Shortly after the murder of my daughter, I became involved with a homicide support group which met in an old run-down church in the heart of Winnipeg. Once every two weeks we would brave he could weather and get together just to tell our stories. We planted a tissue box on the coffee table and sometimes we used them, sometimes we didn’t Our simple guidelines were that we would honour each other’s stories, validate each one, never impose our own beliefs, values or ideas on other and keep the stories confidential. It was a truly healing experience. W bounded in a way that I had never experienced before.

In hindsight, I can isolate three important things that happened that helped us cope with our tragedies. We learned form each other. There was practical wisdom that was interwoven in the stories that isn’t found in books. And if it is, we weren’t reading the right books.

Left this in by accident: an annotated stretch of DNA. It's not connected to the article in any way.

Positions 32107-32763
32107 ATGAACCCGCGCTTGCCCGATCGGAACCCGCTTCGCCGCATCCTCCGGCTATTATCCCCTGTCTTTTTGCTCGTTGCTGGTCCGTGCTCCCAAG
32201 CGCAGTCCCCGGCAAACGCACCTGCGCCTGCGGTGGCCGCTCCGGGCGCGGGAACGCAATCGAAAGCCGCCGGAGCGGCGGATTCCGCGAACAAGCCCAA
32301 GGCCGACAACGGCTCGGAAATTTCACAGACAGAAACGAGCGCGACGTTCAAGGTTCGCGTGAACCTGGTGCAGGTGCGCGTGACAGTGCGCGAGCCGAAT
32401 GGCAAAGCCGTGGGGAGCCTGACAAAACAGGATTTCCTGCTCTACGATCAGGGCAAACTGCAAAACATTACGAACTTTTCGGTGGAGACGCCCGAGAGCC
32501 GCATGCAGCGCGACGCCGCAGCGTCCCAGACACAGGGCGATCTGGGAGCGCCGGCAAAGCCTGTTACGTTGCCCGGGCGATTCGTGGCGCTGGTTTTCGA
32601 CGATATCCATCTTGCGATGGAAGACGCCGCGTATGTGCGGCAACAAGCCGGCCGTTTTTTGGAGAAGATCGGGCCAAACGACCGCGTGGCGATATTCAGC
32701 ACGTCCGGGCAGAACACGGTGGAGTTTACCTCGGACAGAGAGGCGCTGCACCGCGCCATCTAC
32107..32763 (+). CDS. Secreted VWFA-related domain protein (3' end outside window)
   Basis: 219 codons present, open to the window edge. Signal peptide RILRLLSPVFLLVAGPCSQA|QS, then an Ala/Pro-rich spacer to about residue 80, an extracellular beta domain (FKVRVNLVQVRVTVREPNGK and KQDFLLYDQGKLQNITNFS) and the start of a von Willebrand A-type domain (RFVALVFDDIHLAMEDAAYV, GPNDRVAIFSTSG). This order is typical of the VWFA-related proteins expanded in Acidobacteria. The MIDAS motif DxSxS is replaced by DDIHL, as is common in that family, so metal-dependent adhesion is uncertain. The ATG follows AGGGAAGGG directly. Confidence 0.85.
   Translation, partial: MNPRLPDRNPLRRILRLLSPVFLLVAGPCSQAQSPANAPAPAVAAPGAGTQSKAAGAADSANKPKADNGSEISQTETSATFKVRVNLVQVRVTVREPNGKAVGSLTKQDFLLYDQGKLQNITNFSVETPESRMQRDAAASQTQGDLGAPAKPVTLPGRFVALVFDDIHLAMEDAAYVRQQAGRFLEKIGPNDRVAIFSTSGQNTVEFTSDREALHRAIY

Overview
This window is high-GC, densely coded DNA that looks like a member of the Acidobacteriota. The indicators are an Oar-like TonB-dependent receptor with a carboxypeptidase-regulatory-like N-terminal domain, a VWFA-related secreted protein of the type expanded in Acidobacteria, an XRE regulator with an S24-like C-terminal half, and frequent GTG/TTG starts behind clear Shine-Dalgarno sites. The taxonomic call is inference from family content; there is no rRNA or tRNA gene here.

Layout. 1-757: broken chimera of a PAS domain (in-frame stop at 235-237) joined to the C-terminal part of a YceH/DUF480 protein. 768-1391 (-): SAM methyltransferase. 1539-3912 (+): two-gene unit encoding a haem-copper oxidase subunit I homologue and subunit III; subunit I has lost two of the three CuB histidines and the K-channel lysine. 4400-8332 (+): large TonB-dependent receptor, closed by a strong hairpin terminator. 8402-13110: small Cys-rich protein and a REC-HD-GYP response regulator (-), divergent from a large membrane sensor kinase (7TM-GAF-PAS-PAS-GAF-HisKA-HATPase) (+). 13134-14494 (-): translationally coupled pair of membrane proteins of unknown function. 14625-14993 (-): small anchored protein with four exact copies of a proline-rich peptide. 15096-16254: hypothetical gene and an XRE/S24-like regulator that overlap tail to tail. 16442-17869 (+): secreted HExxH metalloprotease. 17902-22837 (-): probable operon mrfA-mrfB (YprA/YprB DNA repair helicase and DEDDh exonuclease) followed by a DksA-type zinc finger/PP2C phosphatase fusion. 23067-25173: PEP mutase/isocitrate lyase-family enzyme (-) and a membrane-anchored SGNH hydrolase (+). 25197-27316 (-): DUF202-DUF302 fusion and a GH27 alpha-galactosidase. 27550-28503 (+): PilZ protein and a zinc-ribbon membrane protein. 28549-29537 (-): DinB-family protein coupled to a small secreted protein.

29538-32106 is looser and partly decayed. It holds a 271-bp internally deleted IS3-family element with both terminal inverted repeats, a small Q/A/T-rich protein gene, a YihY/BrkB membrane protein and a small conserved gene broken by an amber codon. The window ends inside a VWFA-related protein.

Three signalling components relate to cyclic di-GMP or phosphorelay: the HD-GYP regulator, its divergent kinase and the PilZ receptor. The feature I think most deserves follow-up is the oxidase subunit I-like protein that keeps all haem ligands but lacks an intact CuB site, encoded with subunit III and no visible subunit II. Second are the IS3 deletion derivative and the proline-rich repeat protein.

We identified with each other. When we were hit with our tragedies, most of us didn’t have friend who could say they new how we felt. None of them had experienced anything remotely close to what we were going through. It was wonderful to meet others of like experience. We had created a place where the unnatural was normal.

We created a circle of support that went beyond those meetings. Even now when I call on those members who were part of  the initial close group, it doesn’t take long for us to catch up. We bonded in a deep friendship.[1]

[1] “Pathways: A Journal of Hope and Healing for Victims of Violent Crime,” Issue one, March 1998, 12.

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